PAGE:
# Does array gain violate the laws of physics or not?

I am a bit disturbed lately since I don't know the answer this basic problem.

Say we have a standard isotropic antenna with some fixed parameters (load impedance, etc), and we feed this antenna with a sinusoidal current of the form: $$\begin{equation} I(t) = A\cos(2\pi f_{c}t) \end{equation}$$ where $$f_{c}$$ is the carrier frequency (typically in the GHz range). Assuming no circuit mismatches or losses, the power delivered to the antenna (and radiated) is $$P \propto (A^2)/2$$. Since the antenna is isotropic this gives a electric far field strength of $$|E| \propto I$$ in every angle at some distance $$d$$ from the antenna.

Now let's say that we have 2 similar isotropic antennas "really" close together (compared to the wavelength), but we feed each one with sinusoidal current half of the amplitude, i.e. $$\begin{equation} I_d(t) = \frac{A}{2}\cos(2\pi f_{c}t) \end{equation}$$ and the power delivered to each one antenna will be $$P_d\propto (A^2)/8$$. The electric fields will sum up constructively in all angles at distance $$d$$ from this 2 element antenna array the field strength is $$|\frac{E}{2}+\frac{E}{2}|=|E|$$, i.e. equal to the single antenna case. The problem is that the sum of the powers feed to the 2 antennas is $$(A^2)/8 + (A^2)/8 = (A^2)/4$$ which is smaller than in the first case.

Thus there might be something wrong here, because if one takes this approach one step forward, I would a field with infinite magnitude (hence infinite power) using an infinite amount of antennas for a given input power $$P$$. Where is the error in my approach?

I agree that in a practical system, there will be coupling between antennas thus their efficiencies will decrease, etc. But this cannot be the fundamental explanation for this because in standard textbook in antennas as the one of Balanis, the superposition principle is assumed and everything should be coherent from this point-of-view.

Joao

• Its true that when the antenna becomes much bigger than the wavelength, then you can have huge gain factors. For example a satellite dish can have a gain of 60db which is a factor of a million ($10^6$). The practical limitation to increasing the size even more is the 1) phase coherency 2) aiming accuracy. If you have a 60db gain, already you must aim the sat dish to a fraction of a degree in accuracy. Dec 5, 2019 at 13:43

When antennas are placed very close together all bets are off. The near field coupling between antennas elements change the impedance's therefore currents and fields the far field patterns don't follow simple algorithms any more. in fact if they become close enough and fed in phase they asymptote towards a single element with two sources in parallel the far field pattern is as for a single element, and you will have a high standing wave ratio and the system will not be amenable to the previous simple analysis. Inter element coupling is a big issue in large array antennas and particularly troublesome for steered arrays. There is no stable fixed matching solution to steered beams. Independent multiple fixed orthogonal switched beams are a better solution (Butler Matrix, Luneberg lens etc.).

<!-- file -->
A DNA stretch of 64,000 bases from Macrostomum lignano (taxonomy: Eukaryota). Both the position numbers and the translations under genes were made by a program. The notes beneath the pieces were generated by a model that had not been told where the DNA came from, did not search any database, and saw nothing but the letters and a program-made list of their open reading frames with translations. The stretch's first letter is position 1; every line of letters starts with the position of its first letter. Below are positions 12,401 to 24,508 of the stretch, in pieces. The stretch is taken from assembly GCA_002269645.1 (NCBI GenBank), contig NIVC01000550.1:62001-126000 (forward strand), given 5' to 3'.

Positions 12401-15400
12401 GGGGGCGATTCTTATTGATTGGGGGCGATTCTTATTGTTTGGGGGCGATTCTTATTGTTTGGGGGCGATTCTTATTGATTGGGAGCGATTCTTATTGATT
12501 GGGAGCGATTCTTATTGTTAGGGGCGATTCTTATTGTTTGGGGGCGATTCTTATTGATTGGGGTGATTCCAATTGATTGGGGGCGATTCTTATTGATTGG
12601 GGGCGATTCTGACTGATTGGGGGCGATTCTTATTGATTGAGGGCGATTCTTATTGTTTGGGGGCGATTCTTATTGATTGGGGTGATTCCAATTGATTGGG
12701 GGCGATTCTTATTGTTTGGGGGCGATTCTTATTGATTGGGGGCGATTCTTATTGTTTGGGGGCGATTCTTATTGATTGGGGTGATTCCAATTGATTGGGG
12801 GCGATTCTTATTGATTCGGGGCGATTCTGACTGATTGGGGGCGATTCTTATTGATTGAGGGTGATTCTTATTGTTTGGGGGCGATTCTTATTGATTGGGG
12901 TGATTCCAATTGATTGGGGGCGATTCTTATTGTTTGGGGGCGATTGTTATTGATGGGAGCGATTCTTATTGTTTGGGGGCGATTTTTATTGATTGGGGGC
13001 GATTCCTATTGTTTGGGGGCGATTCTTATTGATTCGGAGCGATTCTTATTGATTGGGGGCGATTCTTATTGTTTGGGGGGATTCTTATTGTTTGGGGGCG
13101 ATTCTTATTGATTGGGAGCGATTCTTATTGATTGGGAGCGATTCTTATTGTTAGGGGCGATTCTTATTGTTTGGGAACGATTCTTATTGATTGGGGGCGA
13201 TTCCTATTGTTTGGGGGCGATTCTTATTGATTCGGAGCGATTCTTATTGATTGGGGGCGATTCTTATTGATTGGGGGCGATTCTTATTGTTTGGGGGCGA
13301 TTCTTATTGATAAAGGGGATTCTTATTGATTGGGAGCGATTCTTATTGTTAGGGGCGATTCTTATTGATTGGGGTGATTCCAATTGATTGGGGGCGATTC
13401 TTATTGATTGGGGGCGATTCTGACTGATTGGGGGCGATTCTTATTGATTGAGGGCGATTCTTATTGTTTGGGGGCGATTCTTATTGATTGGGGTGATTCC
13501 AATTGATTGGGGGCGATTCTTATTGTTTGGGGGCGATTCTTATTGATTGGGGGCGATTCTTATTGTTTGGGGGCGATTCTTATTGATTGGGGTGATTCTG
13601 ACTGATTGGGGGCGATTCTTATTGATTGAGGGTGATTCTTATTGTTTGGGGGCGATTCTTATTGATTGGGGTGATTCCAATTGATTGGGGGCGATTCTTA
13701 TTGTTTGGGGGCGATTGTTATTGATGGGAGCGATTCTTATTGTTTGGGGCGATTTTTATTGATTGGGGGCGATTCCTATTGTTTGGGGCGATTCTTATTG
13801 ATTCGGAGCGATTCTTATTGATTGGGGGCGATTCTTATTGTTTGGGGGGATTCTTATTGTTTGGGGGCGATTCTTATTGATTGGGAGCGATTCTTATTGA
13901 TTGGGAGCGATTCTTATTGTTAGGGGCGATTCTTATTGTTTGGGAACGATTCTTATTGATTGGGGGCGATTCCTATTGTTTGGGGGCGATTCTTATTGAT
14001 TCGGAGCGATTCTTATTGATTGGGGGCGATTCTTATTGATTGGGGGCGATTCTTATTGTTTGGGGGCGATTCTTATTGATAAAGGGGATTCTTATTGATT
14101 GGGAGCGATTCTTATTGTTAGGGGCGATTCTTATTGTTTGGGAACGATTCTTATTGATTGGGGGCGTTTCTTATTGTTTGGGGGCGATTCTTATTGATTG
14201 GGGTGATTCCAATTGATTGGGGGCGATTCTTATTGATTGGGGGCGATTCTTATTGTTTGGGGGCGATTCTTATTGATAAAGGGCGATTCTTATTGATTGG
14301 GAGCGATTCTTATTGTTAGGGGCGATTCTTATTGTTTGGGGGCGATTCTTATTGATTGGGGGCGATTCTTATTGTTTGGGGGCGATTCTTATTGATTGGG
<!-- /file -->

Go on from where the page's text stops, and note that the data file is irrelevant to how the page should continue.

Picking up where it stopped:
Regarding array gain violating laws of physics. The total radiated power over all space for a directed narrow beam antenna will be the same as a dipole for a given input power. the radiated power at specified beam areas (square degrees or steradians) will be different, no violation here. A large radio astronomy dish with a gain of 70 dBi (at beam peak), the beam-width will be a fraction of a degree. Such a dish can typically have a gain near the back of the dish of approx 0dBi the average gain of the dish over all space should be exactly 0dBi.

I think you problem is this statement:--"The electric fields will sum up constructively in all angles at distance d from this 2 element antenna array."

for two isotropes at half wave spacing: The electric fields will sum up constructively for two opposite angles at the far field distance, the field will sum destructively in the plane at right angles to a line between the two isotrope's, and partially for all other angles. if you integrate over all 3D space the directivity will be zero as Maxwell demands. I'm sure you have missed something in Balanis, I've a couple of his books and like them very much. Balanis may be referring to pattern multiplication where you multiply the array factor by the element factor?

Of course something is wrong: if you want to preserve the total intensity you feed each antenna with a current

$$I(t) = \frac {A}{\sqrt {2}} \cos(2\pi f_c t). \tag{i}$$

About the electric field beware, it is as you say, $$\vec E = \vec E_1 + \vec E_2$$, but if you follow my $$\text {(i)}$$, it becomes

$$\vec E = \frac {\vec E_1 + \vec E_2}{\sqrt {2}}. \tag{ii}$$

The superposition of the two fields will produce interference, minima and maxima, but the total intensity mediating over the minima and maxima, will be as with one single antenna.

• I cannot accept that answer. Let me tell you why: The currents at the 2 antennas have the same phase, and the antennas are very closely spaced. Thus the two fields generated will always add up constructively in every direction. Hence to have the same field (and thus intensity) at some spatial position, the currents peaks to each antenna should be A/2 and not A/√2 as your said. Feb 20, 2015 at 17:54